In what must have been a fit of fanboy indiscretion, Brian Williams signed up to interview the famously cagey Robert De Niro on the actor’s home turf, the Tribeca Film Festival.
Some typical responses from Mr. De Niro: “I’m O.K.” “I am and I’m not.” “No.” “Yeah.” “What?”
Closing the conversation, Mr. Williams eased out of his triumphant deadpan, returning to newsman mode and forcing the actor and film festival founder to fashion a real response.
“When you go on IMDb,” Mr. Williams said, “the lead sentence alongside a picture of our guest today and our founder of all of this is ‘Robert Mario De Niro, Jr., who is thought of as one of the greatest actors of all time, was born in New York City.’ That’s all we need to say.”
“Wait, wait, wait!” the actor countered. “My middle name is Anthony!”
This mattered little to the audience giving the standing ovation at the Tribeca Performing Arts Center—the actor does not need anything between “Bobby” and “De Niro” to sell tickets to the films he picks for his festival. The perpetual line around the block stuffed the plaza. Granted, The Observer chose to attend the flashiest of the events, the films with boldface names, the premieres that could rival Tribeca’s opponents on the festival circuit.
And so the personally curated schedule seemed like spectacle, imported from the West Coast. Scenes at the parties reeked of L.A. As we navigated the schedule’s first half, The Observer spent screenings jittery from chugging free cappuccinos and then jetted to the obligatory bashes, each packed with the same flavored-vodka cocktails.
Last Thursday The Observer slouched late and tired into a tote-bag-laden seat for The Bang Bang Club. It’s a picture about war photographers, a topic made tragically timely by the deaths of Tim Hetherington and Chris Hondros in Libya. As lucky ticket holders took their seats, Taylor Kitsch, who plays one of the featured photographers, stood and merrily flicked off three women who catcalled him from the back. Later, at the after-party, Mr. Kitsch entertained the guests flocking by the useless pool table at the useless faux-boîte La Bottega with a quick stand atop a dining booth, girl clutched to his side.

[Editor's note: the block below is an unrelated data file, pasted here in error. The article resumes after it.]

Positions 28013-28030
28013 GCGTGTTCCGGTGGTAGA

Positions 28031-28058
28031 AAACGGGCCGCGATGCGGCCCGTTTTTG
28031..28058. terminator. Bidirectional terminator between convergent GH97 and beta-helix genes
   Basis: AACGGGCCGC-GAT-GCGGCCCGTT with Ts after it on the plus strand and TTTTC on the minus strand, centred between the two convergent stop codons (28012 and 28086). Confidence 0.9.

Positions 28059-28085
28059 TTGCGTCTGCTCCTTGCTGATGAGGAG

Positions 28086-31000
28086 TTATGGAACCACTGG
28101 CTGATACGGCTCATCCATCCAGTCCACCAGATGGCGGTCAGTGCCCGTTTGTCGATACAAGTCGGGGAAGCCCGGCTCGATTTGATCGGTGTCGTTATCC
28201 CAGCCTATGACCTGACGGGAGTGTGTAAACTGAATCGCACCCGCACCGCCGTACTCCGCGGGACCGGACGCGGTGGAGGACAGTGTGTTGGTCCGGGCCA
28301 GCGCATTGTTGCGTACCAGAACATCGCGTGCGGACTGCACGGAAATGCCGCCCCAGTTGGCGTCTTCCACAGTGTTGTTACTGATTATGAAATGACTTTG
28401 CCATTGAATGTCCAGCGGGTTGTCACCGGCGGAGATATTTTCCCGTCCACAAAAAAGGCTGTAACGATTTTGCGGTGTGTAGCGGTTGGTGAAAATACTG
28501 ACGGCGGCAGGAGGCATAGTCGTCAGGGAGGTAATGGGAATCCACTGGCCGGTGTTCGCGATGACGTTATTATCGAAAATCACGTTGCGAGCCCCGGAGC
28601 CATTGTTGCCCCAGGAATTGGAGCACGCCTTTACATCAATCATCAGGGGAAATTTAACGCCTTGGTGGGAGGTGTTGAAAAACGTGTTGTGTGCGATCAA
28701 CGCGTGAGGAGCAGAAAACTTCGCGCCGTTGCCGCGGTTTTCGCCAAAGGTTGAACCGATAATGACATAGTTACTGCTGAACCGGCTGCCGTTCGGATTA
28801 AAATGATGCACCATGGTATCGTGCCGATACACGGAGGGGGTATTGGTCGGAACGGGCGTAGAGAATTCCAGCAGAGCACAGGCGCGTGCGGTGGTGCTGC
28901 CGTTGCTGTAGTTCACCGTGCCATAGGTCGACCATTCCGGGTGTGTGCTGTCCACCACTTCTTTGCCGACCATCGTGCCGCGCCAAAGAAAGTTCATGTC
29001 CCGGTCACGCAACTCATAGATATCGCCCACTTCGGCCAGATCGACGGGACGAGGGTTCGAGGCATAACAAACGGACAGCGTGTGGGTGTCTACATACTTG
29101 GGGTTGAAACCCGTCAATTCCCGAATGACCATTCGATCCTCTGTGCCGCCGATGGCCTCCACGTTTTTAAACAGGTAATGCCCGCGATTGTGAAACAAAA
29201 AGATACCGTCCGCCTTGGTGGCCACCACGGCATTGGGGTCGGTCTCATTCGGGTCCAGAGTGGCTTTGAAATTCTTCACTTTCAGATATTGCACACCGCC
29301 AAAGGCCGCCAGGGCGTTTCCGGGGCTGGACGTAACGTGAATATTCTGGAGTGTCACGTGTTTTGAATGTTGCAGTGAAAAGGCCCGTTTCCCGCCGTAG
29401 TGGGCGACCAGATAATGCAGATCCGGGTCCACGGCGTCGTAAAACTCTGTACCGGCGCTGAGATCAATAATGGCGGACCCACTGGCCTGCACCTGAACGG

Paul Haggis, the screenwriter, was having a glass of white wine. “I’m only here for a few days before I’m taking off,” he told The Observer. He was going back home to L.A.
And you, Ryan Phillippe, star of the movie we’re celebrating—surely you’re staying for more Tribeca action, right? “I’d like to but I’m flying back to L.A. tomorrow,” Mr. Phillippe said to.
The documentary God Bless Ozzy Osbourne, which screened Sunday, detailed the Prince of Darkness’ descent into harrowing substance abuse that left him as a stammering, pill-popping dad on The Osbournes. It had its fans.
“Rock ’n’ roll!” shouted a man before the lights dimmed. He repeated this chant, unprompted and unwelcomed. Other heckles from the one-man peanut gallery: “Boring!” “Shut up, bitch!” “Been there, done that.” The seemingly superfluous members of New York’s finest suddenly had a job to do—they gently, then firmly, warned the guy that, no, you cannot yell at a movie screen. He still did, every time a member of Black Sabbath appeared.
It’s a shame the men and women in blue opted out of the after-party, as assault-prone Paz de la Huerta stopped by draped in leopard print. She refrained from swinging fists but did sway her lankiness through the nautical knickknacks spangled all over Anchor Bar, her brows heavy and forehead pleated. She settled down with Kelly Osbourne. Having just watched a documentary about his crippling addiction to alcohol, Mr. Osbourne left the vodka to The Observer and succumbed to no more than a quesadilla wedge.
And then Last Night, two hours of Keira Knightley fretting and pouting as she and her husband ponder extramarital flings. On film, Ms. Knightly dwelled mostly in Soho House, but after the screening, its viewers had to suffer Avenue, its slim alleyway crushed by the thick ripples of sport coats clutching wineglasses. As The Observer leaned from the beamed catwalk above, Courtney Love chatted up a capped Liev Schreiber, Eva Mendes replicated her character’s allure and hands everywhere snapped up the requisite coconut shrimp.
It became clear that neither Ms. Knightley nor her co-star was going to make it to the party. And where was Mr. De Niro, “one of the greatest actors of all time”? The Observer instead spotted Gilbert Gottfried against the wall, and knew it was time to leave.